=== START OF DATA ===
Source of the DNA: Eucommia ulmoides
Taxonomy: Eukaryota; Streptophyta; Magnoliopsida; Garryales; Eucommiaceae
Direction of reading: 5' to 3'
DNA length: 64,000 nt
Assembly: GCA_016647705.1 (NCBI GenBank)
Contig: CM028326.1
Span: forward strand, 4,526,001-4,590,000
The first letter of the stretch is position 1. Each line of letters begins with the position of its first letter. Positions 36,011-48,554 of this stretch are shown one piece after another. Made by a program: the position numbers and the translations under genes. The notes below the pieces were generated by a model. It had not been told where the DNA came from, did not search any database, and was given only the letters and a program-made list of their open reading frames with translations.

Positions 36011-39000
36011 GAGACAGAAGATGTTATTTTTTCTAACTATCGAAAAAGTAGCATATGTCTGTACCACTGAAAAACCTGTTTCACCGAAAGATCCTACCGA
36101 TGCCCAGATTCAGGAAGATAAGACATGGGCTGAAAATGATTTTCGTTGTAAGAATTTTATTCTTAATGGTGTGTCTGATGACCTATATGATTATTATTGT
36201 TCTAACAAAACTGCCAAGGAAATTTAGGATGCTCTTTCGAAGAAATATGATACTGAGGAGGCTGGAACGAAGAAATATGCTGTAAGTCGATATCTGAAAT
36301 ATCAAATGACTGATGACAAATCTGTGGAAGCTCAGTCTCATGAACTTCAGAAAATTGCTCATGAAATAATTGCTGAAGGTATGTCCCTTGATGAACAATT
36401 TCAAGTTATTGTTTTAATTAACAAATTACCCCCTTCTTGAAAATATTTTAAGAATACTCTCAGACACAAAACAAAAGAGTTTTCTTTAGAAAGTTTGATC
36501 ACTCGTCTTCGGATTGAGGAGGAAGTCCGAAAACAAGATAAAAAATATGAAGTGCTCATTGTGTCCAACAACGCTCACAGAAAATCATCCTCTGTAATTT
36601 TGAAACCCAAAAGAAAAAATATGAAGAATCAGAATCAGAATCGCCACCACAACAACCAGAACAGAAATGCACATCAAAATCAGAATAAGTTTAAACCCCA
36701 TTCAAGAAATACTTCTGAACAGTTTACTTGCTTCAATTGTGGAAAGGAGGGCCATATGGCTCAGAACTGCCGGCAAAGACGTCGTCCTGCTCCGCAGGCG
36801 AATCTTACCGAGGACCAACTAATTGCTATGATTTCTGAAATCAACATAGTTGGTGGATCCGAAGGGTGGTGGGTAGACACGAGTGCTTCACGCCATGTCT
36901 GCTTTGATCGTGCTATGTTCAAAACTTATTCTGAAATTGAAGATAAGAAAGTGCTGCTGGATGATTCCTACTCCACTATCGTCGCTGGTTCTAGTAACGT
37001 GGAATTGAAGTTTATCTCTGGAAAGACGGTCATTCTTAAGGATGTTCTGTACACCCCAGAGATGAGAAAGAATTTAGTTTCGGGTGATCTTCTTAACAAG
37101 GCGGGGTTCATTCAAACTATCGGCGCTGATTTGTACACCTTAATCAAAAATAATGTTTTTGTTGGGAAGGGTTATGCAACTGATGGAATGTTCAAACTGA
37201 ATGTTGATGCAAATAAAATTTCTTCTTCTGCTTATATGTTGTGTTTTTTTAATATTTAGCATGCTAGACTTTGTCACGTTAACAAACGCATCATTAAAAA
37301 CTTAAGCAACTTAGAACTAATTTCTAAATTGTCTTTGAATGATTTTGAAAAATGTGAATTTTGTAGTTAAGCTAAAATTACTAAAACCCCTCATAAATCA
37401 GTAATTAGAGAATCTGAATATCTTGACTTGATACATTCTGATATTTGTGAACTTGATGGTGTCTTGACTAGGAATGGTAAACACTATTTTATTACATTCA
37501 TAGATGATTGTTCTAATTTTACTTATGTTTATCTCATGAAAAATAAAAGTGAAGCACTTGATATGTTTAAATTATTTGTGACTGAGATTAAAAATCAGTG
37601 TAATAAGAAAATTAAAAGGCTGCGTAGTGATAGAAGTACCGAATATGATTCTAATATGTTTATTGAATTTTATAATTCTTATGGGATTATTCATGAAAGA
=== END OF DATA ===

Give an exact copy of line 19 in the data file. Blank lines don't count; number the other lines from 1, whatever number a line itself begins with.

36901 GCTTTGATCGTGCTATGTTCAAAACTTATTCTGAAATTGAAGATAAGAAAGTGCTGCTGGATGATTCCTACTCCACTATCGTCGCTGGTTCTAGTAACGT